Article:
Appliance Science

You don’t need an advanced degree to get the latest and greatest refrigerators, ovens and dishwashers. All it takes is a quick trip to a modern showroom. You’ll find appliances that can save time and energy whether you’re whipping up chocolate chip cookies or washing the crumbs out of the dishtowel.


No matter what the appliance, energy efficiency is a crucial selling feature, says Greg Schaffer, vice president of Contract Sales at American TV and Appliance. The company’s large builder and designer sales division works directly with designers, builders and other industry professionals in new construction, remodeling and apartment replacement. This gives Schaffer and his team broad exposure and the ability to identify trends quickly. And right now energy efficiency is the biggest one around. Schaffer says manufacturers even offer models that beat government energy efficiency ratings, and homeowners can really see the savings in their utility bills.


One word: induction. “Induction is definitely the big ticket right now,” Schaffer says.

Induction cooking is faster and more energy efficient than traditional gas or electric stovetops. Basically, the stovetop induces an electric current in the pot and therefore heats it directly. The stovetop doesn’t get hot, so induction stovetops are also safer than traditional electric, which can be burn hazards. The only drawback is that some require magnetic cookware. Those with cast iron or stainless are already set, but consumers with copper pots and pans (and most other types of cookware) will have to replace them or forego induction.

Schaffer says price points have come down, so most homeowners can find induction cook tops or ranges in their budgets. Some models also combine induction and traditional electric burners by including two of each.


Speed-cook convection ovens heat up instantly, dispensing with pre-heat time. “The cooking process is significantly faster,” Schaffer says. “That’s really what people are after.”


It’s not enough for appliances to work well. They have to look good, too. Schaffer says more and more manufacturers are putting emphasis on design. You’ll notice it in handles, doors and other features. As each brand develops its own distinctive look, however, homeowners will find benefits in brand uniformity throughout their kitchens. “All the handles will match. All the curves on the doors will be the same. All the colors will be identical,” Schaffer explains. “It’s a visual brand language.”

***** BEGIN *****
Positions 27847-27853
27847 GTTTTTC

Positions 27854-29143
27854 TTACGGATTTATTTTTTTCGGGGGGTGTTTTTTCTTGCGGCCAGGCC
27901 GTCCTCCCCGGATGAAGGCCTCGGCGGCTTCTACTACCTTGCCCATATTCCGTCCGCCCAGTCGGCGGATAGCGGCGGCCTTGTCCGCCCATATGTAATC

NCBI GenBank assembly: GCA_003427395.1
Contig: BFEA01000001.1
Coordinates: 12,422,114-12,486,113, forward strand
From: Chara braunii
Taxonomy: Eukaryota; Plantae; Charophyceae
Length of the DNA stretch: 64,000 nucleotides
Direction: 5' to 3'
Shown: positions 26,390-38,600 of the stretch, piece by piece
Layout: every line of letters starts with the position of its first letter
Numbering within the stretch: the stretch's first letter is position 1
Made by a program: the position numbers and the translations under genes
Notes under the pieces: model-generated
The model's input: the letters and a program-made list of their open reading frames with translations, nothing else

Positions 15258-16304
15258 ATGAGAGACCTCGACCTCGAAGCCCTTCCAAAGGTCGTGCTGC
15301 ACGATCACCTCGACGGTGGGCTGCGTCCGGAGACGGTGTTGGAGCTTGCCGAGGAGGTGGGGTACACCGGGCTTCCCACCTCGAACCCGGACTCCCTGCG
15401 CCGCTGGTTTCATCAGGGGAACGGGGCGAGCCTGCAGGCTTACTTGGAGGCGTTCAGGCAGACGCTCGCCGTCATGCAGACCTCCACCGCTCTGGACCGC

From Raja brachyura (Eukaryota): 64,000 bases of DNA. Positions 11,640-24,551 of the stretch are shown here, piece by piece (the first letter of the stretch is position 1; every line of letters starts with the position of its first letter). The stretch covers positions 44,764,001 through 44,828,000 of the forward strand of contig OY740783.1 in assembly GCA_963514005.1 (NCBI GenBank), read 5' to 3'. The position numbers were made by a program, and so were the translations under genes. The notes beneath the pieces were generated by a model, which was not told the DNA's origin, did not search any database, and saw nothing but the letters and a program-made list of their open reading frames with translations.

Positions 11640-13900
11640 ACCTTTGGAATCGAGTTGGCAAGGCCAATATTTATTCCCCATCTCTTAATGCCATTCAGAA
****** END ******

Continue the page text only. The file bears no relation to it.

That’s not to say that homeowners shouldn’t pair a Sub-Zero refrigerator with a Wolf range. Coordinating finishes makes it easy to blend brands in a single room.


In refrigerators, the hottest doors are French, which offer the benefit of side-by-side styling on top with a pull-out bottom freezer. In-door water and ice are still available, so consumers don’t have to trade one convenience for another. “People are in their refrigerators a lot more than they are in their freezers,” Schaffer says. “The French doors blend consumer behavior and ergonomics.”


In kitchens, it’s still stainless steel. New coatings virtually eliminate the streaking and smudging that used to frustrate homeowners, so you won’t feel the need to polish up your appliances every time the doorbell rings. White and black are still around, too, and some retro lines carry vintage colors.

Where things get a little adventuresome is laundry rooms. Homeowners can choose from bold reds and blues along with the standard white. It’s not quite as risky as putting an orange oven in your kitchen, and homeowners seem to appreciate the broader color palettes for their washers and dryers.

– Jennifer Garrett


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